What New Energy Can Do

Too many of the folks who are committed to protecting the invisible hand of the free market will allow no abridgements to the many federal subsidies and protections for the fossil fuel industries. It is more than a hypocritical contradiction. It is an obstruction.

In two ways it obstructs many valuable things. With the excuse that fossil fuels are the “only practical” answer, it obstructs the shift of half-century-old and century-old subsidies to today’s needs. With the “holiness” of the free market as an excuse, it obstructs support for New Energy and Energy Efficiency. By obstructing the emergence of the New Energy economy, these hypocritical Old Energy advocates obstruct greater energy security and freedom from oil dependence for the country, the revenues, jobs, and economic expansion that will follow a New Energy economy, and the blessings of enhanced stewardship for this good earth.

The entwined insistence on (a) an unregulated free market that doesn’t actually exist and (b) protections for the fossil fuels’ advantages that keep the unsupported energies down obstructs one other thing: The world’s efforts to take concerted action against worsening climate change caused, the vast preponderance of scientific evidence verifies, by the greenhouse gases spewed by burning of fossil fuels. Not so coincidentally, the fossil-foolish defenders of a non-existent unregulated free market are largely the same folks who insist there is nothing human activity can do to impact climate change.

Happily, Energy Technology Perspectives (ETP) 2010, a new report from the International Energy Agency (IEA) says the community of nations seems to slowly be turning the tide on this contingent of obstructionists and showing what New Energy can do. Even better, there are emerging reports that President Obama has successively joined with leaders of the G20 nations in action to take back the fossil fuel subsidies. (See OBAMA-LED WORLD OIL SUBSIDY CUTS)

Evidence of what a New Energy economy can do cited in the IEA report: (1) World investment in New Energy electricity generating capacity (especially wind and solar) was a record $112 billion in 2008 and stable in 2009 despite the recession. (2) The top tier of international carmakers are preparing to bring battery electric vehicles (BEVs) to showrooms and market predictions foresee 5 million BEVs in service by 2020. (3) The developed economies of the Organization for Economic Cooperation and Development (OECD) are increasing their Energy Efficiencies at ~2% per year, twice the 1990s rate. (4) New Energy and Energy Efficiency research, development and demonstration (RD&D) investment increased by one-third from 2005 to 2008, turning around a quarter-century downward trend, and the major economies are expected to double RD&D investment by 2015. ::continue::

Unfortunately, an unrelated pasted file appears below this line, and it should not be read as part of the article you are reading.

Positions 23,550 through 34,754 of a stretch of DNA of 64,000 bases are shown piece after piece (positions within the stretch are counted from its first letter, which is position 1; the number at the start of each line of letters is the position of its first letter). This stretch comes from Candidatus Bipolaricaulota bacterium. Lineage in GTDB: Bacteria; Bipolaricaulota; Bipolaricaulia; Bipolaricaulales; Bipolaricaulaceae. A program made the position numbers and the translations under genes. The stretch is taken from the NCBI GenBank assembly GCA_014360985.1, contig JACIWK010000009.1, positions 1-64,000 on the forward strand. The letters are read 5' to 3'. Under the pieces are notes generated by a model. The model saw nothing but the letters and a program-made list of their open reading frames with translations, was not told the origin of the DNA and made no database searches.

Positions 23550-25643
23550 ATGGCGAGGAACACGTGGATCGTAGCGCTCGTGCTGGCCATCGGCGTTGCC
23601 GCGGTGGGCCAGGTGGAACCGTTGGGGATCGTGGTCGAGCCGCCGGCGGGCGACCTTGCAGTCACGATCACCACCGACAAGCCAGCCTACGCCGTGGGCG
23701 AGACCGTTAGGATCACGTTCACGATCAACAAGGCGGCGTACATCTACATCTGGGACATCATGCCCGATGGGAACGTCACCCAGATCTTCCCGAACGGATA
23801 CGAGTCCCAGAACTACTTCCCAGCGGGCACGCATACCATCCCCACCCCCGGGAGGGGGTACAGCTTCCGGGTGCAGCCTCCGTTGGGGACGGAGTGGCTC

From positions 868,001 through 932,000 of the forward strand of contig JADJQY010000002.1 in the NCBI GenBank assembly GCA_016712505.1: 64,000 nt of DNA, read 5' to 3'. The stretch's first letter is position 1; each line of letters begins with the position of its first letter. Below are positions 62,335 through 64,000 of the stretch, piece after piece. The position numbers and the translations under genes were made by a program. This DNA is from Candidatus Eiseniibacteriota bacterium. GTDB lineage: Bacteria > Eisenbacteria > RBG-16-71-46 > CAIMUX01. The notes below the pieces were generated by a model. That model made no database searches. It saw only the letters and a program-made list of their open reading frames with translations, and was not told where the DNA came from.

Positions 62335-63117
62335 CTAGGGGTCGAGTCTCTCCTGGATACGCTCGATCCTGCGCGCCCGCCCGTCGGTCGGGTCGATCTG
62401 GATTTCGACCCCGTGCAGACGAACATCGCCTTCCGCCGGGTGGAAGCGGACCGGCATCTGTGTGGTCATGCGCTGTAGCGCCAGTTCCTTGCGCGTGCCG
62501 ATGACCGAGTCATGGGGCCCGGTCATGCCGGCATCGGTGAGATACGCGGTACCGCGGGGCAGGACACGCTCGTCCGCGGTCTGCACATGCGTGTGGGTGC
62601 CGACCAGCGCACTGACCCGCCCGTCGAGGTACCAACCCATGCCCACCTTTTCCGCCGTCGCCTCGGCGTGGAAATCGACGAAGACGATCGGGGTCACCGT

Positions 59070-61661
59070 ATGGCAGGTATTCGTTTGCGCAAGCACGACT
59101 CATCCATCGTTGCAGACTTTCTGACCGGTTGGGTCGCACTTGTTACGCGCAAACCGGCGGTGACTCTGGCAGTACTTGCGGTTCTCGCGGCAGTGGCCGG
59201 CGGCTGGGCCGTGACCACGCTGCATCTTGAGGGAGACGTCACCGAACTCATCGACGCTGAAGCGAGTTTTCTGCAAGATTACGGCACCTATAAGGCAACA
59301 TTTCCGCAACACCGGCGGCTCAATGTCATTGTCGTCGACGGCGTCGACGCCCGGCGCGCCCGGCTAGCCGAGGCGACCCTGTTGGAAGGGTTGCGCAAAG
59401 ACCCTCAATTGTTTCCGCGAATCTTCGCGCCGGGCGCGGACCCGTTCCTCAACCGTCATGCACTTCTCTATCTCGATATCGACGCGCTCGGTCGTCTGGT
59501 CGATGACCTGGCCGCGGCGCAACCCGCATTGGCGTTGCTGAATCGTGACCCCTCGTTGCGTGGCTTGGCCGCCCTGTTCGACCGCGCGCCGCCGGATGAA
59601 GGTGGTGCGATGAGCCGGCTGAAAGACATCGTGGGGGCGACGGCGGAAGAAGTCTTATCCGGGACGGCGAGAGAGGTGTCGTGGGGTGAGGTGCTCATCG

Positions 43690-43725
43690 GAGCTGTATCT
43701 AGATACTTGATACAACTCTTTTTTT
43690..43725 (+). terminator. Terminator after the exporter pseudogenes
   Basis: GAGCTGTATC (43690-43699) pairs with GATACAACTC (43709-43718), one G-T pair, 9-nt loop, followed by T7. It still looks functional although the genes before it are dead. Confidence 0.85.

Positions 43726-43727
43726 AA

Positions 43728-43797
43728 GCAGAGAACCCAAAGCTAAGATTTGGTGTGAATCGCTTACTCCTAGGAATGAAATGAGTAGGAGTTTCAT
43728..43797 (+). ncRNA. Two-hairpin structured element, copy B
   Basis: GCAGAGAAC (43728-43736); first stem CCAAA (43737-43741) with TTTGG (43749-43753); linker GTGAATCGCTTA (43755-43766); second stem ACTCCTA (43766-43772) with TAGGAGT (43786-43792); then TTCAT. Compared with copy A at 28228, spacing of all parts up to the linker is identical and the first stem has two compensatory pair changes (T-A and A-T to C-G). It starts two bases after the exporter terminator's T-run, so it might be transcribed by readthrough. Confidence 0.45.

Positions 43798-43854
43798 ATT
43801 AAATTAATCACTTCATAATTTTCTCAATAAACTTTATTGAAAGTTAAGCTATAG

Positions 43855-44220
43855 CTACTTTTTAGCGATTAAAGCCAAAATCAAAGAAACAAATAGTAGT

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ETP 2010 acknowledges the trends but says they are still too fragmented, slow, and fragile. Greenhouse gas emissions (GhGs) levels continue to rise. The obstructionists are still winning because they are blocking concerted, unified, unhesitating action. If they succeed in sustaining business-as-usual (BAU) and preventing aggressive changes, the report foresees continued fossil fuel dependence and GhGs doubling by mid-century.

With the policy changes it lays out in its BLUE Map scenario, however, a New Energy economy can be affordably built that will cut GhGs in half by 2050 and keep the global average temperature increase at or below 3o C. while moving the world away from oil dependence and developing secure domestic energy sources and the revenues, jobs and economic expansion they offer.

Energy Efficiency (EE) will be one key because it is the cheapest and most accessible way to cut GhGs and because it will immediately generate savings that can fund the building of New Energy infrastructure. Developing economies must replicate the developed nations’ EE improvements.

The world must also rapidly grow New Energy capacity. The IEA report includes nuclear energy and “clean” coal (carbon capture and storage, CCS) capacity as well. Perhaps by mid-century these technologies will be financially feasible. By 2050, the IEA calls for moving today’s 18% of electricity from emissions-free sources to ~50%, leading to the use of 50+% BEVs for personal transport.

The cost: $46 trillion more than BAU, mostly in consumer spending for NE, EE equipment and the purchase of BEVs. The return on investment from energy savings: $112 trillion, not counting other economic, social and environmental benefits.

Outcome: OECD countries cut GhGs 70-to-80% from 2010 levels and non-OECD countries cut GhGs 30%.

Key to success: The biggest, fastest-growing economies (Brazil, China, India, the Russian Federation and South Africa)

Note: The 2010-to-2020 decade is crucial to keeping the cost of fighting climate change within reach. If GhGs do not peak and start falling by 2020, the cost to stop catastrophic climate change could make stopping it unachievable.

Final point: The IEA is the most conservative of organizations plotting the future of New Energy. If the IEA says New Energy can do this much, it is highly likely it can do much more.

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This post is based on IEA sees the first early signs of an energy technology revolution underway across the globe but urges that much more needs to be done to achieve the necessary long-term CO2 cuts (1 July 2010, International Energy Agency)

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